At a dinner following a 2010 Intelligence Squared U.S. debate on the topic “Islam is a Religion of Peace,” neuroscientist and prominent atheist Sam Harris, who had attended the debate, accused debater Maajid Nawaz, who had argued in favor of the motion, of having spoken in bad faith. “The problem is that Islam isn’t a religion of peace, and the so-called ‘extremists’ are seeking to implement what is arguably the most honest reading of the faith’s actual doctrine,” Harris said to Nawaz, as 75 guests looked on.
Nawaz, a former Islamist, author of Radical, and the chairman of Quilliam, a globally active think tank focusing on religious freedom, extremism, and citizenship, both bristled at the implication that he’d been less than honest and worried that a debate with Harris then and there was unlikely to be productive. That night, their dispute remained unresolved.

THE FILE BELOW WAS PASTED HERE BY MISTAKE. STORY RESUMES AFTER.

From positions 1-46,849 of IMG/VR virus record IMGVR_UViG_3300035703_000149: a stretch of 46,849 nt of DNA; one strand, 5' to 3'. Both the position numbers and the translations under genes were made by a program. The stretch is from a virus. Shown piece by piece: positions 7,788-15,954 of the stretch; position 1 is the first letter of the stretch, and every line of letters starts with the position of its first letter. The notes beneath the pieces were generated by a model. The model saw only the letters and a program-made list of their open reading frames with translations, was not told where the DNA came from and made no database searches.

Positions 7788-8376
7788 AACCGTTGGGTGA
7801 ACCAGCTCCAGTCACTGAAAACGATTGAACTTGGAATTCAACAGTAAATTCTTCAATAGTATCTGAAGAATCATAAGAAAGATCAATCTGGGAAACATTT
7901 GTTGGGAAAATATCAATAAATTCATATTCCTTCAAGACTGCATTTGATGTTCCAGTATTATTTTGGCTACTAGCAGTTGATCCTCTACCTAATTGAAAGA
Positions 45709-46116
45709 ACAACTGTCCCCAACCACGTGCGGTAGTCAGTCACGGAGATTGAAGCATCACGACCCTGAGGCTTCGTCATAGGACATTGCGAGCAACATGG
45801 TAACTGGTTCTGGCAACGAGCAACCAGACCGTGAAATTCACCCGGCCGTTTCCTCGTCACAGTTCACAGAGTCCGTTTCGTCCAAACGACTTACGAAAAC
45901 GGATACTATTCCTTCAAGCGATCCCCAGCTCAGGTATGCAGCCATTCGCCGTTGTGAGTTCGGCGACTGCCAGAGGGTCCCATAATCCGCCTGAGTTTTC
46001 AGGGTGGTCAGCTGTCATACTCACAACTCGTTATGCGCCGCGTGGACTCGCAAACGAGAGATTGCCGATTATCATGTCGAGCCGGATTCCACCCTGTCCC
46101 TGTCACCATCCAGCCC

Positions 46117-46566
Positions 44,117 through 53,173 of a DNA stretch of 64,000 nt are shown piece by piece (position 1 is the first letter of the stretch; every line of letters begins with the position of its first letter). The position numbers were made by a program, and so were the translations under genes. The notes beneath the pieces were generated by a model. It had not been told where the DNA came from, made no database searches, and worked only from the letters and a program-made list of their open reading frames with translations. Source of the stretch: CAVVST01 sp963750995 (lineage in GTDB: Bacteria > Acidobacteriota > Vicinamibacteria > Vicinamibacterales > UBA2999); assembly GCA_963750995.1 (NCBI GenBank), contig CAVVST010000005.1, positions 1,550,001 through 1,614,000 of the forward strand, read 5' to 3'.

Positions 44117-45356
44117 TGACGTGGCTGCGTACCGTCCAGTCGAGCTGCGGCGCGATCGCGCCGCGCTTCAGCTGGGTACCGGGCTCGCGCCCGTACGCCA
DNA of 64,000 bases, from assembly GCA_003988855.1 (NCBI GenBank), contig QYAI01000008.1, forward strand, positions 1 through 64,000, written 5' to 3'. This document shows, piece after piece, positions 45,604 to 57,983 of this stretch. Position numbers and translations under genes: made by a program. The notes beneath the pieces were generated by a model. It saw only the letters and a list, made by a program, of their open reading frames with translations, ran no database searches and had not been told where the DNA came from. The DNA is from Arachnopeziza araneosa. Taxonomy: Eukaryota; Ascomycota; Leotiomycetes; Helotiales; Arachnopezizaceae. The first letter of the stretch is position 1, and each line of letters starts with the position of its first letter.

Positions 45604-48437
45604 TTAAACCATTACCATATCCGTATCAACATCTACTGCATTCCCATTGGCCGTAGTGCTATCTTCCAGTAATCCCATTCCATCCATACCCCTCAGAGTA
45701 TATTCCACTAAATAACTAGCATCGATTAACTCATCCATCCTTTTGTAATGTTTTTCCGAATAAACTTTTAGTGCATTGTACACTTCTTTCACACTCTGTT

From this inauspicious start, though, eventually emerged a thoughtful and generous exchange of ideas, Islam and the Future of Tolerance: A Dialogue. An extended conversation between Harris and Nawaz, the book engages some of the thorniest questions surrounding Islam’s place in the world, including the nature of Islamism and of jihad, the causes of and possible solutions to radicalization, the relationship between scripture and practice, and the role of history in shaping today’s political landscape.
In responding to one another’s ideas with respect and curiosity, Harris and Nawaz model the kinds of exchange that might be possible around even the most polarizing issues. This week they demonstrated the value of such conversations in a John F. Kennedy Jr. Forum discussion at Harvard’s Institute of Politics. Footage of that discussion, which was moderated by Juliette Kayyem, Lecturer in Public Policy at the Harvard Kennedy School, is below.
Read more from Harris and Nawaz at The Daily Beast.